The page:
What Expenses to Track in Your Home Business
If you’re new to being a home business owner, you may be wondering about the types of things that you can record as an expense in your business for tax purposes. While I am not a *tax professional, I am a fellow business owner and wanted to share some of those basic expenses with you so that you have a better idea of what to track.
Office expenses—There are the basics like your computer or tablet, printer and paper, but don’t forget things like postage, thank you cards and software/hardware for your computer.
Business meetings—This includes meeting a potential client for coffee, as well as that business summit that you flew to another state to attend.
Vehicle expenses—Things like gas and car insurance may be deducted.
Travel—You may also be able to claim mileage for those car trips as well as airfare and accommodations.
Professional services—Did you hire someone to create your website? Are you working with a business coach? Maybe you have an accountant. They are all considered expenses.
Education and training—If you bought a book or paid to attend an online telesummit in order to advance your business, it counts as an expense. This also includes subscriptions for monthly business membership programs.
Advertising and Marketing—These are things such as business cards and ads, whether they’re in print or online.
Utilities—Depending upon your home office setup, you may be able to deduct all or part of your utility bills, such as internet, electric, gas and phone for your home office space.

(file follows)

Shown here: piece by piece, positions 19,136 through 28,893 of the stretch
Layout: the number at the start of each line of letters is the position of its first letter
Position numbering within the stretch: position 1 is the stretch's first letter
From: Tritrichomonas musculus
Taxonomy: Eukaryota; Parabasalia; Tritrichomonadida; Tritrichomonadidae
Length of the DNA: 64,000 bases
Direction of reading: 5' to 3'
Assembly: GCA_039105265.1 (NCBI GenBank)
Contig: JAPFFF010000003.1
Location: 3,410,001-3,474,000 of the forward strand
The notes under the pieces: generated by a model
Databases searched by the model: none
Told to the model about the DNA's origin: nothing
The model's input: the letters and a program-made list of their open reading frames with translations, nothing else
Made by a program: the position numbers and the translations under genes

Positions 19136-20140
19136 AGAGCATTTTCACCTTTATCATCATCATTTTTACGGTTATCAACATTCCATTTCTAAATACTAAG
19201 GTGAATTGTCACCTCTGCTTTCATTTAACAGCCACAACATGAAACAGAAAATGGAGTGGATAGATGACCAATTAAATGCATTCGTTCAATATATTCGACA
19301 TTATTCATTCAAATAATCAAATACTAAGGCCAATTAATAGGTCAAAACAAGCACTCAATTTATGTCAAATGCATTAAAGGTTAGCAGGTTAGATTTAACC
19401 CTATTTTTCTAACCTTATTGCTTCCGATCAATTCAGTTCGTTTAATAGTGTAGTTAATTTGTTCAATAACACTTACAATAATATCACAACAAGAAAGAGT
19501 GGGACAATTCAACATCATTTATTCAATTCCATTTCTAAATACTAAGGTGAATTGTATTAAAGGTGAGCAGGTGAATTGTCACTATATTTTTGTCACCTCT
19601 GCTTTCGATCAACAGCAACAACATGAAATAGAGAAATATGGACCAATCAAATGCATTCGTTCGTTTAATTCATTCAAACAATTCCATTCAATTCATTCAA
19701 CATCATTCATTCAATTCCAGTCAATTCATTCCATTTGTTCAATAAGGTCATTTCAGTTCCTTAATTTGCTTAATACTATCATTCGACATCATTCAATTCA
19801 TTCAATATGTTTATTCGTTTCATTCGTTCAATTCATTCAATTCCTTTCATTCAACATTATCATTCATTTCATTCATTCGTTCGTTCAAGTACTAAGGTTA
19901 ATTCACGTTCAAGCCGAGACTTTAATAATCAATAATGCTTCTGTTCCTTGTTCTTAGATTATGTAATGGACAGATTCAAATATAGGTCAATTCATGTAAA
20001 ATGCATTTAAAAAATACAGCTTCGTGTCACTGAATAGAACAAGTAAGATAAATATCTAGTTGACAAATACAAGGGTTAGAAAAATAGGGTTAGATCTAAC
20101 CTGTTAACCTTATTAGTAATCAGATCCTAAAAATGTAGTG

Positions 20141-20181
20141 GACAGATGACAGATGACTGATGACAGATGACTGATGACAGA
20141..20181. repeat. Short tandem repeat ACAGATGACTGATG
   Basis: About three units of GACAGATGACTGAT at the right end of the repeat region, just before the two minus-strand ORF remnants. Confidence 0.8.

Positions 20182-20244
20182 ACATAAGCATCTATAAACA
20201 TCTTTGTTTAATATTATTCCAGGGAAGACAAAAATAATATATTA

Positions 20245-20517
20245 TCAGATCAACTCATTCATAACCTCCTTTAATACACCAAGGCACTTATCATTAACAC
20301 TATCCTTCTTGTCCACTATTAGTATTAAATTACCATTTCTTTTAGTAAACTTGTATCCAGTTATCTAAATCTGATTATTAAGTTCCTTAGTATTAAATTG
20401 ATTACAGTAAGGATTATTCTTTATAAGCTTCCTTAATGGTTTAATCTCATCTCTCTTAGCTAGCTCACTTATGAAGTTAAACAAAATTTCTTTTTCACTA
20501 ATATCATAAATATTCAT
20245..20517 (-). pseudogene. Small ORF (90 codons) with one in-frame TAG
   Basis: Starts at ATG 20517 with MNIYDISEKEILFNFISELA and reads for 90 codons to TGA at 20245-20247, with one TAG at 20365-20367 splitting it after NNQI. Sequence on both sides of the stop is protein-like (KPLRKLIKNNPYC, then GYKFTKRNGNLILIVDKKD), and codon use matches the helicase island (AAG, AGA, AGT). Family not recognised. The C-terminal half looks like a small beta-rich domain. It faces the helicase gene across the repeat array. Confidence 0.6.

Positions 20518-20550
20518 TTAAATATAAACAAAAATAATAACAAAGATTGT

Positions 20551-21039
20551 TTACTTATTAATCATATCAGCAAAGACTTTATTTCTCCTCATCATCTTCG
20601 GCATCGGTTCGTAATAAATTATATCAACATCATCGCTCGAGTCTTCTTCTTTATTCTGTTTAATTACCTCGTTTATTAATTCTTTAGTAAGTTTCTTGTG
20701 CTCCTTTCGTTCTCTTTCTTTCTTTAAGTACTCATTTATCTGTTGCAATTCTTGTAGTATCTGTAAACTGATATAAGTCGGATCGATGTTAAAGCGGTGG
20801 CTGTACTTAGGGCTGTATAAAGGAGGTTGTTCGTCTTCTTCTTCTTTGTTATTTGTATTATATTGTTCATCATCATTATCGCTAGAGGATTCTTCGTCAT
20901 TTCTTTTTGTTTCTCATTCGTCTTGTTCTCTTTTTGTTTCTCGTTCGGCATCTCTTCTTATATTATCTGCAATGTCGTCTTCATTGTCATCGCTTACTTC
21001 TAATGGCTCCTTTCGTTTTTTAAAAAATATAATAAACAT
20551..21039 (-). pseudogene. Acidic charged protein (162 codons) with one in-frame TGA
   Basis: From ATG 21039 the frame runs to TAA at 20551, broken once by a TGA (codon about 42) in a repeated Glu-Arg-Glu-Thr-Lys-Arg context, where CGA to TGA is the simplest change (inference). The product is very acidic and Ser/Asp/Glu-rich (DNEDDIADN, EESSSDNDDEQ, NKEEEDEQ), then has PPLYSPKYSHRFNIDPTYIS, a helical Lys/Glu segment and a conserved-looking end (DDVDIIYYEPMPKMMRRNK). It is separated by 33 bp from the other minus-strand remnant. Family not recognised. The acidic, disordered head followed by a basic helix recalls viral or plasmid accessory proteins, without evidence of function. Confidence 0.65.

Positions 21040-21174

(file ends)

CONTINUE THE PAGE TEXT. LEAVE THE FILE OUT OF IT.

Other—You may also be eligible to deduct things like business insurance, bank fees and any subcontractors you may work with.
An important thing to remember when it comes to tracking your expenses is to keep your receipts. There are many different kinds of software and apps out there that can help you track your expenses online as well as scan in your receipts. My favorite for tracking expenses, income and invoicing is Freshbooks.
*Note: I am not a tax professional. Please check with your accountant, CPA or the IRS for more details as things vary depending upon where you live and the kind of business that you run.
Alicia Jay is a virtual assistant mentor who shares tips, inspiration and resources, encouraging women to follow their dreams of having a business that works around their lives—not the other way around. You can find more from her at newVAadvice.com.
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